Aidan McArdle was born in Dublin in 1970. He studied at RADA in London and then began working with the Royal Shakespearian Company. He featured in the 2004 film “Ella Enchanted”. He played the part of Saul Landau in “Casualty 1909”.
I’m one of six children, the only one who earns money from acting, although I would contend I’m the least dramatic and theatrical of all my siblings. I used to go to Betty Anne Norton’s drama class in Dublin when I was a child because my brother and sister went there.
I saw my brother Paul playing a stooge in The Dracula Spectacular and thought, “My God – that’s amazing!” (When he was eight, he was in a TV biopic of Sean O’Casey but he had no interest in acting really.) At that time I would have been four and in “low babies” at St Joseph’s National Catholic School.
I suspect that the curriculum was similar to that taught in the Fifties; we learnt things by rote. It was only when I was halfway through St Joseph’s that corporal punishment was abolished. Yet there was a rigour in that education that I am glad I experienced.
I went to Terenure College when I was 12. It was a fee-paying school with entrance exam, uniforms, swimming-pool and gym. I enjoyed my time greatly but there seemed to be a feeling among some of the teachers that you weren’t really a full member of the school unless you were on the rugby team.
The most important teacher of my school years was a wonderful woman called Helen Muloney who set up a theatre group to do an annual modern play with the younger pupils. It was through her encouragement and belief that I began to think I might do this acting lark for a living.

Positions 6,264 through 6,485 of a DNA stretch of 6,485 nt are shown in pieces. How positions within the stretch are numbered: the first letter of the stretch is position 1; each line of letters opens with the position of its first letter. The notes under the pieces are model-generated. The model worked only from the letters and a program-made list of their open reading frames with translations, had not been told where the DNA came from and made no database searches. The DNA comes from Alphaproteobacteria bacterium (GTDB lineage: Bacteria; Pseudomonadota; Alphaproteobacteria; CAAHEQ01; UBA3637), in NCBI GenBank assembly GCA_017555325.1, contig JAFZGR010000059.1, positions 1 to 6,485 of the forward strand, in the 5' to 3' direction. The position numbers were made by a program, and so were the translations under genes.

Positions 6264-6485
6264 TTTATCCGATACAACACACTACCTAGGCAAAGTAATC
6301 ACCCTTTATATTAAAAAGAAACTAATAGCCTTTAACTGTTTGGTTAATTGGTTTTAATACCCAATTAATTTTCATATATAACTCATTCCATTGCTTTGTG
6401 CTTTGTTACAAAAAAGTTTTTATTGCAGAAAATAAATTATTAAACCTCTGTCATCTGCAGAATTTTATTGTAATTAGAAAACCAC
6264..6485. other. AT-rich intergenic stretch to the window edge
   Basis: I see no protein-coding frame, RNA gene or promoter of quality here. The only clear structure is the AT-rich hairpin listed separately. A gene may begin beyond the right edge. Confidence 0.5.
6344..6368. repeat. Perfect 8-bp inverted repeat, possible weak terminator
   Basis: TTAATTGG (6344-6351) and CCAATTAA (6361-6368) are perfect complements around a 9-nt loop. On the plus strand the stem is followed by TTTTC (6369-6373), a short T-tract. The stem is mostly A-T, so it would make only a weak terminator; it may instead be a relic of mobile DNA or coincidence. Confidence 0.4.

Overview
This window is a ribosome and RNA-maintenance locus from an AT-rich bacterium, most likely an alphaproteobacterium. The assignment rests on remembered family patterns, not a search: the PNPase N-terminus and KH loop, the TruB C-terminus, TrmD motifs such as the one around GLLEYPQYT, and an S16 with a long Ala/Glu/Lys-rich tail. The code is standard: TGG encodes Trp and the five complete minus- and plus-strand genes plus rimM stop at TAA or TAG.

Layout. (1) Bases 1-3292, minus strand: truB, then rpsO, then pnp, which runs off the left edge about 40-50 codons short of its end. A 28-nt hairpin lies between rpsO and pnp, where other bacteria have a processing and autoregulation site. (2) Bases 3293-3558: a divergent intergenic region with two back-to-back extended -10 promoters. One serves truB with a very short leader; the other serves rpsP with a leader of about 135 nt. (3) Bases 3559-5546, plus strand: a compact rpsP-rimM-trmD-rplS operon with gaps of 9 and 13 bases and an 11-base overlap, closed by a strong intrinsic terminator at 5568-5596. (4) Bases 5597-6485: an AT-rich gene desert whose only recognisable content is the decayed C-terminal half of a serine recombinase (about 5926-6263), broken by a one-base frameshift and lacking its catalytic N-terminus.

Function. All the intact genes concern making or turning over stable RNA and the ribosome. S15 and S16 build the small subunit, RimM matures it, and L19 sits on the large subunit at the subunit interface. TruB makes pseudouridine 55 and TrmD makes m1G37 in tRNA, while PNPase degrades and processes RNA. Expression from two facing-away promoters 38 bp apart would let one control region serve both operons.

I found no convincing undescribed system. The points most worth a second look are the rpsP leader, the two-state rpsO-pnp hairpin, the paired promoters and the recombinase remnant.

I did pretty well at “Inter Cert”, which you took at 15, with eight or nine “honours” but I had blank spots – selective idiocy – at certain subjects. I was appalling at Latin and started bunking off the classes. At 18 I did seven or eight subjects for “Leaving Cert”; I got an A in English, three Bs and the rest Cs.
I went to University College Dublin and got a 2.2 in English and history; I actually think I did a degree in “Am I good enough to be an actor?'” as I immersed myself in the university drama society, playing everything from a women in Caryl Churchill’s Cloud Nine to a very, very woolly-bearded King Lear.
I remember meeting a fellow student on Portobello Bridge and getting the syllabus for one of the history papers – the day before the final exam. Not clever.
In my last year I spent my 21st birthday money on flying over to audition for drama schools in England. I had written my own piece for Rada set in a psychiatric observation unit and the adjudicator thought that this was where I belonged, so I didn’t get past the first round.
I was then offered a part in The Iceman Cometh at the Abbey Theatre and a year’s contract as a player. That year’s experience gave me a confidence to audition for Rada again and this time I got in.
I was aware that I was very lucky. There was a magnificent ratio of teachers to pupils. We had comprehensive training in dance, singing, Alexander Technique, voice and Laban movement.
But there is an exercise I will never forget. We were all brought to the local park, told to pick a tree and then say: “I, tree, am looking at you, and you, tree, are looking at me’.” I remember thinking of the trials and tribulations myself and my mother had in trying to raise sponsorship for me to go to Rada, and I wondered, “What would my mam think?”
For interview with Aidan McArdle in “The Independent” in 2010 see here.